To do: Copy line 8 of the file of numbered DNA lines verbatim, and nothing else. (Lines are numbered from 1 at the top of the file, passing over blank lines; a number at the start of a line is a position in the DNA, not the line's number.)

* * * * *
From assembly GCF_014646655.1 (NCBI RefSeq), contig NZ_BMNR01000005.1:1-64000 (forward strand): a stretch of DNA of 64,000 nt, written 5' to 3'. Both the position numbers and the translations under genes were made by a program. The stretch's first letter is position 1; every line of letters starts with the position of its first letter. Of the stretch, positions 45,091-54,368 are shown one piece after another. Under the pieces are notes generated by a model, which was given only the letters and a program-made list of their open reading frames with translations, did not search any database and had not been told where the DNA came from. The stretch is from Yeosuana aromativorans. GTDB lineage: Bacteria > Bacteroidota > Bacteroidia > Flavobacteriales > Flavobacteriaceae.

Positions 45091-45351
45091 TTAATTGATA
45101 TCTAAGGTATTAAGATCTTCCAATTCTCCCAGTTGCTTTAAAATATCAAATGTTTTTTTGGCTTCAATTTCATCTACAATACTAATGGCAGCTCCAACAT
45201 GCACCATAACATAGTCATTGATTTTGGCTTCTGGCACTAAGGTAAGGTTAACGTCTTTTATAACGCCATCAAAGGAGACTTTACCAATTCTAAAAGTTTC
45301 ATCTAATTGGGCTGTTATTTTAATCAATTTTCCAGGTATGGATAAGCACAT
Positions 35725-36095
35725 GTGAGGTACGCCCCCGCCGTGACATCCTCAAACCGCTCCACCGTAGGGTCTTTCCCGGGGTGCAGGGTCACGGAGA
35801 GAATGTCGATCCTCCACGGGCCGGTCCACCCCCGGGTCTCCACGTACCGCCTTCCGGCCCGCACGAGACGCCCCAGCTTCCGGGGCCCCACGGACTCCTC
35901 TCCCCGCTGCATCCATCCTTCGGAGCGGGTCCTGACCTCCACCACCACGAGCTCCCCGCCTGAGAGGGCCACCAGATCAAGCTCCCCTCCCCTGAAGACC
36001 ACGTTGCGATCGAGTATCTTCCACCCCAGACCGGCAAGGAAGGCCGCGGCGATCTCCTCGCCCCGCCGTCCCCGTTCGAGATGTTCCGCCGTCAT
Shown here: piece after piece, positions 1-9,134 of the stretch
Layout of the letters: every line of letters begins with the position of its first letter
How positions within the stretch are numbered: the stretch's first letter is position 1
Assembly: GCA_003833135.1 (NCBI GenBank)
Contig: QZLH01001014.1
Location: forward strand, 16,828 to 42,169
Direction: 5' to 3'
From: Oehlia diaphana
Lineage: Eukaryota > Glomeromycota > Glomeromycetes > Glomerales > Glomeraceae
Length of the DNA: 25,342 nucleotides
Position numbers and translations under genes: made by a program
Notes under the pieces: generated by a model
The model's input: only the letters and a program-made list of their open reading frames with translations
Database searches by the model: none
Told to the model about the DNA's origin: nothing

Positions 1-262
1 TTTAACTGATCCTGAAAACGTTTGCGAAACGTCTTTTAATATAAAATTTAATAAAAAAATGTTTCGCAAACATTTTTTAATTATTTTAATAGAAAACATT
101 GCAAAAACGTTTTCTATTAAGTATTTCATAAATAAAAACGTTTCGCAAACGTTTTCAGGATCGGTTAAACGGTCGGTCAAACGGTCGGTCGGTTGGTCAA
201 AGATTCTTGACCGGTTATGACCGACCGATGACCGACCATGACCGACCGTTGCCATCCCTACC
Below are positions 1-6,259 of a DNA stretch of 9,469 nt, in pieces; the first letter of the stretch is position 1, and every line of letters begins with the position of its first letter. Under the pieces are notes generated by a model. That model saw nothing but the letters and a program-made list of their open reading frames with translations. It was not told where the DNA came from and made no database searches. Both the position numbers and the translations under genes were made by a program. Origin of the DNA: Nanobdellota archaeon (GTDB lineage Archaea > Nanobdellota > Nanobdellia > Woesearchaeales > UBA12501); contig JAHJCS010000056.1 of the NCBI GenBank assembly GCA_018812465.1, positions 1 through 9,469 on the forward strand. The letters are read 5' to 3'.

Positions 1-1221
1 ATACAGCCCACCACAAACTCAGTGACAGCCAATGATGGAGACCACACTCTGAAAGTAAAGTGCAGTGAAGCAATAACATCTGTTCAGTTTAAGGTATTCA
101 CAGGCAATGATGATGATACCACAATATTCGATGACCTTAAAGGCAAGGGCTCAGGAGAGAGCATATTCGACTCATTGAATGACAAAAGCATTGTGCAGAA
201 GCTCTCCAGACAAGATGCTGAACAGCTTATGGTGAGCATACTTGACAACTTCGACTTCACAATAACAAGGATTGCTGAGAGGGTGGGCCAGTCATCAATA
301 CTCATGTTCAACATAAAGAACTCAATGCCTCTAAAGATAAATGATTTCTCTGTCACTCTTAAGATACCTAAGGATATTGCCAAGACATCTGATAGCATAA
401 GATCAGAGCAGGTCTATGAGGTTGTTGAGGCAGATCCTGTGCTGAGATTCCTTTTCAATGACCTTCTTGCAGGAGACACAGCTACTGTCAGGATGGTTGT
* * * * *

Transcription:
35725 GTGAGGTACGCCCCCGCCGTGACATCCTCAAACCGCTCCACCGTAGGGTCTTTCCCGGGGTGCAGGGTCACGGAGA